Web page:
In which Anna and Amante go on the run, meet some good souls, some bad ones and accomplish miracles with corks and home-made walnut dye, thus saving their lives. Will it all go right in the end? You will have to listen, won't you?
Random Notes For Part 3
Disguises. Victorians loved disguises. Think of Sherlock Holmes
The beautiful Ann breaks one of her front teeth! No one later remarks on this.
Amante has corks in her cheeks to alter the shape of her face. A great idea, but did she keep them in all the time? It might make talking tricky. I think Mrs Gaskell got too carried away with the fun of disguises to think about its sustainability
In the blacksmith’s smithy, when M. De La Tourelle turns up, he describes his wife as having run off with a base profligate woman from Paris. It’s a good job he didn’t say she was Norman as that would have been more likely to give the game away. Phew.
The Countess de Roeder (for it is she) shies away from the common room “full of evil smells and promiscuous company”. I’ve been in pubs like that. We are set up for this by the description of her being a fair-haired young woman speaking German French who had hair that Amante reminds Anna is the same colour as hers used to be before they cut it off and burned it in the stove.
The Murder of the Countess De Roeder sets up the fate of M. De La Tourelle as we ultimately find out. However, in a modern novel, or film, it would be urged that the protagonist confronted and brought about the doom of the villain, not some minor character never seen (the Baron de Roeder).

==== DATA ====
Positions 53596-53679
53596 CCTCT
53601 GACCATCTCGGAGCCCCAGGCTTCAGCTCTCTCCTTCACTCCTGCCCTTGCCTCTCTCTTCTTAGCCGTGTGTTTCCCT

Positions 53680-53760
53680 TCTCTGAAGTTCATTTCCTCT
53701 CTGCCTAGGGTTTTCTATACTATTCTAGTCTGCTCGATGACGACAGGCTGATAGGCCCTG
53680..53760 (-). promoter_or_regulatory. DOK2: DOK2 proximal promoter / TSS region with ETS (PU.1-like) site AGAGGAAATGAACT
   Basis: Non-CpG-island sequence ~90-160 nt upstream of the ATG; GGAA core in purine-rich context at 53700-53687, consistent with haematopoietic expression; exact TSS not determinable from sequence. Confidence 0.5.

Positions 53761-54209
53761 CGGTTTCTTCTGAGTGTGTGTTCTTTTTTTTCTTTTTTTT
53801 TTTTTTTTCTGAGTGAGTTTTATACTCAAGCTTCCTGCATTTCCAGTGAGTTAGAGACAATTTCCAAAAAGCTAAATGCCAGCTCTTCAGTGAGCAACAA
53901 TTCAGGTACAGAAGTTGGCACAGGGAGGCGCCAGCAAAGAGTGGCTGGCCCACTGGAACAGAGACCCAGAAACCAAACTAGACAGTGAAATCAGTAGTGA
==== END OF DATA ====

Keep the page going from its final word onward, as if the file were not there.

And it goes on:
We get word of the crooked jeweller a few times just dropped in. I think the subtle hinting at this is very well done
“Ainsi le Chauffeurs se vengent” means “Number 1: Thus the Bandits Revenge Themselves”
Amante’s father was a tailor in Rouen, but earlier, Mrs Gaskell told us that Amante’s father was a Norman father.
And then her complexion goes from roses and lilies to ashen grey. It’s a nice touch that M. De La Tourelle looks up and doesn’t recognise her. This emphasises her unfair transformation into The Grey Woman.
I guess the daughter can’t marry Maurice de Poissy because her natural father killed his father? She slips this in at the end as an additional, but arguably unneccesarry other than for the sheer joy readers take in twists. But it also allowed me to finish in true thriller style with a revelatory sentence with a duh-duh-duh rhythm.
The way this is written made me narrate it in short rhythmic bursts. I think this is due to her sentence structure.
I’ve only been to Heidelberg once, but I liked it immensely and would like to go back.
Next week we are reading another listener request.